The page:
In 2022, on Earth Day, a 50-year-old Buddhist named Wynn Bruce self-immolated on the steps of the United States Supreme Court Building, just as the high court was poised to weaken laws regulating carbon emissions. Bruce’s action was motivated by a deep concern about climate change.

The story of Wynn Bruce is not well known. But as it becomes clear that our political system is incapable of responding to the scale of the climate emergency unfolding before us, radical actions like Bruce’s will continue. In the coming years we are going to witness an overall escalation of activist tactics in response to the climate crisis.

In my new novel, Altar to an Erupting Sun, I explore this shift through real, historical actions as well as fictional, potential actions. My protagonist, a lifelong environmental activist named Rae Kelliher, is deeply formed by the nonviolent social change movements of the past four decades, including the efforts to stop construction of nuclear power plants, avoid a U.S. invasion of Nicaragua, and prevent construction of a fracked gas pipeline in her Boston neighborhood. In each case, she engages in unwavering tactics of nonviolent civil disobedience and witness, usually after exhausting all legal remedies to preventing harms. But facing down a diagnosis of terminal cancer as she approaches age 70, Rae engages in a shocking act, taking her own life and the life of a fossil fuel CEO whom she blames for delaying society’s response to climate change.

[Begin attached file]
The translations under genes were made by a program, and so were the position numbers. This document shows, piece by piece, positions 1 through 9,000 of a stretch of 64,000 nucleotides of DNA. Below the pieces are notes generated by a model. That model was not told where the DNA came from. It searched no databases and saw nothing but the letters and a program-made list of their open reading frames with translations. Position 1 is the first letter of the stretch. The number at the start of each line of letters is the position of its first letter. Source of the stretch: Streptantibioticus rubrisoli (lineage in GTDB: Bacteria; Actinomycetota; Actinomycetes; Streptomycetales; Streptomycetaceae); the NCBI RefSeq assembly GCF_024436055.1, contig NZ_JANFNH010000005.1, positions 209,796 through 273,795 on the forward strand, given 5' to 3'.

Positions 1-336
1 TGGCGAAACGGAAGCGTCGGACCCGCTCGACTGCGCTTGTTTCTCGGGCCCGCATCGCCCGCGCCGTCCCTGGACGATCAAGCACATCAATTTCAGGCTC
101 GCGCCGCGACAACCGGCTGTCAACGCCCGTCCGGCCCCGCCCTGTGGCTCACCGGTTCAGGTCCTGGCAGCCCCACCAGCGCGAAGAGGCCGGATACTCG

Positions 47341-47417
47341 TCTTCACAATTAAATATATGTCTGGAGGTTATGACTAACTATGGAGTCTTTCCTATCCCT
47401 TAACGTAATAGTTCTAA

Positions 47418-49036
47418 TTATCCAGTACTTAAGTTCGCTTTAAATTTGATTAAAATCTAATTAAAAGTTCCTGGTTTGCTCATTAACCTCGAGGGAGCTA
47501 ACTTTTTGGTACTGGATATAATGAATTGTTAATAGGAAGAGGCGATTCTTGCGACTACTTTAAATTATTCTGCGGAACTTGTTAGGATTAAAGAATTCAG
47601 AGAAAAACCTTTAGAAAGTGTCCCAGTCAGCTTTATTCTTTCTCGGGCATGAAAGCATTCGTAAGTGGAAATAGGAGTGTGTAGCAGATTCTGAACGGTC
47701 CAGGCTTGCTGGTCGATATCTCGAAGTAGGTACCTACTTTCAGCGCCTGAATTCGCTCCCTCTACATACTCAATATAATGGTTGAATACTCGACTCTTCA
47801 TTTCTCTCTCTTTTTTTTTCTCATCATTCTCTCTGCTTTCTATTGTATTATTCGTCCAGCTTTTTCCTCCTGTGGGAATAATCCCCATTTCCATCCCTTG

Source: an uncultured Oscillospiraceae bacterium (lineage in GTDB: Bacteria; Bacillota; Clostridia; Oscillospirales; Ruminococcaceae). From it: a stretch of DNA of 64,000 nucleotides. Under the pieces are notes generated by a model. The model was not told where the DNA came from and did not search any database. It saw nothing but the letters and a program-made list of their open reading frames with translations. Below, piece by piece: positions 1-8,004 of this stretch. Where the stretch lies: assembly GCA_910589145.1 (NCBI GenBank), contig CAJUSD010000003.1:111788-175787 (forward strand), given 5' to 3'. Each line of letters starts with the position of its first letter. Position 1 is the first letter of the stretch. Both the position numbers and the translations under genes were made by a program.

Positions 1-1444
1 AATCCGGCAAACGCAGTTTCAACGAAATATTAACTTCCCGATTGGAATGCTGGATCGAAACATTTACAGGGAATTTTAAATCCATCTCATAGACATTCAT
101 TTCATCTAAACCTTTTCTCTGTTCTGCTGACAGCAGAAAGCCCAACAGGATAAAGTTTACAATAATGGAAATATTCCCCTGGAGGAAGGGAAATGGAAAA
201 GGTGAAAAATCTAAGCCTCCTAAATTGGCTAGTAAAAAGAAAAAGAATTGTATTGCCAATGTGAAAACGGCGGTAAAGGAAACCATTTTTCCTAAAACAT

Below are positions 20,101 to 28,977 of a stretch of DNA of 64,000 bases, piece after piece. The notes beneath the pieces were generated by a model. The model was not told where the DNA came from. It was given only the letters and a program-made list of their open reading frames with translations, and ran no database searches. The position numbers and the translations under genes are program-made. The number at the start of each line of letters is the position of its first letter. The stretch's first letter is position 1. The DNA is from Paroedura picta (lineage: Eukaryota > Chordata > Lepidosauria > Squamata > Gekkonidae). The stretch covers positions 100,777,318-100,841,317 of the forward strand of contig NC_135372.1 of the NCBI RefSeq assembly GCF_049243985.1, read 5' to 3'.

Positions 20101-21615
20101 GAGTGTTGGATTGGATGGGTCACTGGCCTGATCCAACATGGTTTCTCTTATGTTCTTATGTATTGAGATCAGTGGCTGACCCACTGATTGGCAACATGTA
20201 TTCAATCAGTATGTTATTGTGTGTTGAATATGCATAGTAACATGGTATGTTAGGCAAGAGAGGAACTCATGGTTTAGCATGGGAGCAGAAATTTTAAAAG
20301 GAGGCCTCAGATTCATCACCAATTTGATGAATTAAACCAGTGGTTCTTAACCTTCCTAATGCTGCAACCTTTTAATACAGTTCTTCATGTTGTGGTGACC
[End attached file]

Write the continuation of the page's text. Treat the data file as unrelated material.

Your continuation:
Read the rest at Yes!

Chuck Collins directs the Program on Inequality and the Common Good at the Institute for Policy Studies, where he also co-edits 

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